Take a break from history and shop for souvenirs on the Via del Corso, a main shopping street since Roman times. The best things to buy in Rome are, of course, quality Italian leather goods, as well as artisan jewelry inspired by the city's archaeology and engraved marble tablets.
Start your last day in Rome with a visit to the Galleria Borghese home to one of the world's largest private collections of art. The gallery sits in the extensive Villa Borghese park which seems to crown Rome with a lush green canopy. Originally a private vineyard it's a tranquil escape from the Summer heat with its mix of formal and wild gardens.
The Piazza del Popolo is full of churches and monuments and the perfect place to stop for a refreshing Grattachecca. Unique to Rome a Grattachecca is a cold treat of ice slivers infused with orange or cinnamon flavored sciroppo syrup.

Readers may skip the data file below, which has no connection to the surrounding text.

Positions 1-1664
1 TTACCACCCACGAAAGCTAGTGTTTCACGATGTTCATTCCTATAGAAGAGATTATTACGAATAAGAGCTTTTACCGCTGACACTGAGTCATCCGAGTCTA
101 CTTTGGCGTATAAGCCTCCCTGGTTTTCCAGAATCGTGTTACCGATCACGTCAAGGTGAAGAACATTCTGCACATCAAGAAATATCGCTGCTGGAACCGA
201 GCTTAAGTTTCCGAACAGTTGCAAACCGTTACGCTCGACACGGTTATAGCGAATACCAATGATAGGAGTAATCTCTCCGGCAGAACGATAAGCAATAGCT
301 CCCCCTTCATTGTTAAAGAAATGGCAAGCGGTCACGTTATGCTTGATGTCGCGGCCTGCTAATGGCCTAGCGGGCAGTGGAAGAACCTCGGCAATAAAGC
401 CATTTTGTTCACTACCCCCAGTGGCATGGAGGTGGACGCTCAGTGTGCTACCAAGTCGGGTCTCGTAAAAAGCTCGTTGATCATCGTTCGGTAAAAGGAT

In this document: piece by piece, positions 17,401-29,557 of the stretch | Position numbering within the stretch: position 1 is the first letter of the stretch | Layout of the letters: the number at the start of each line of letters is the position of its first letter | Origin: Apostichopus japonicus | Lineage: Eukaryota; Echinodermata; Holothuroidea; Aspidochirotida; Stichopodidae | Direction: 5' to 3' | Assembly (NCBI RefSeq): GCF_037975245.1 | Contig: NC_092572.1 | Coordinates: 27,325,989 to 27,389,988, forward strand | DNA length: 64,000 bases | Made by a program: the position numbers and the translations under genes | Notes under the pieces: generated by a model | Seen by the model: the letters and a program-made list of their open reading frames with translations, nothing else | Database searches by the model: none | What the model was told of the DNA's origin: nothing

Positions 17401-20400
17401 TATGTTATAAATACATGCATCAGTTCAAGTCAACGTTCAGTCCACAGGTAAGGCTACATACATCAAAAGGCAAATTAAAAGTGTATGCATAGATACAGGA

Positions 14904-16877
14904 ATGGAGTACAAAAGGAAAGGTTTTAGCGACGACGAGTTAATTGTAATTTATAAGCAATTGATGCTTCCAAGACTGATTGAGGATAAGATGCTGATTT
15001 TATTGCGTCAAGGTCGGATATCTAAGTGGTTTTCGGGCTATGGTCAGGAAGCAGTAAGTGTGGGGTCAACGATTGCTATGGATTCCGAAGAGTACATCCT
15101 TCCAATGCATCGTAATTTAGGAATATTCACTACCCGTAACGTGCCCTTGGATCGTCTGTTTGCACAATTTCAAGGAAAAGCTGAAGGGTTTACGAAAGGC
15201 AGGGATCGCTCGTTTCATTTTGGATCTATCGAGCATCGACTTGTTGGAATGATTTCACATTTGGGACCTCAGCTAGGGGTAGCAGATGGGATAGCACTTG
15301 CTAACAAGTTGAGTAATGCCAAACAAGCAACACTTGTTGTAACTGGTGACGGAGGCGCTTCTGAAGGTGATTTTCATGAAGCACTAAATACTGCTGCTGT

Once refreshed, step into the shady interior of the Church of Santa Maria del Popolo. With an elegant facade by Bernini, it's said to be on the site of Nero's burial.
Wander through Rome's maze of narrow streets until you come across the Trevi Fountain. This Baroque extravaganza is dominated by Triton driving a chariot. Don't be tempted to splash into the water as Anita Ekberg does in Fellini's film La Dolce Vita but do throw in a coin and make a wish before you part.
The Pantheon or Temple of the Roman Gods calls you next. This record-breaking building has the biggest brick dome in architectural history. The present Pantheon was built by Emperor Hadrian and is a testament to his exotic tastes.
A quirk of the building is the famous Oculus, a 9m central hole in the dome. It was a brilliant idea! There are no windows in the Pantheon so light streams like a river through the Oculus, becoming particularly intense towards midday. It also lets the smoke from sacred fires escape.
It's one of Rome's most breathtaking squares and has always been a place of entertainment as it sits on the site of Rome's first stadium. Today's its entertainment is all about open-air restaurants and cafes.
Make the most of them by enjoying an al fresco meal of Saltimbocca Alla Romana. This local specialty is made from tender young beef topped with prosciutto and fresh herbs, all cooked in wine. If you've enjoyed your few days in Rome why not plan your next visit to this beautiful city as you dine?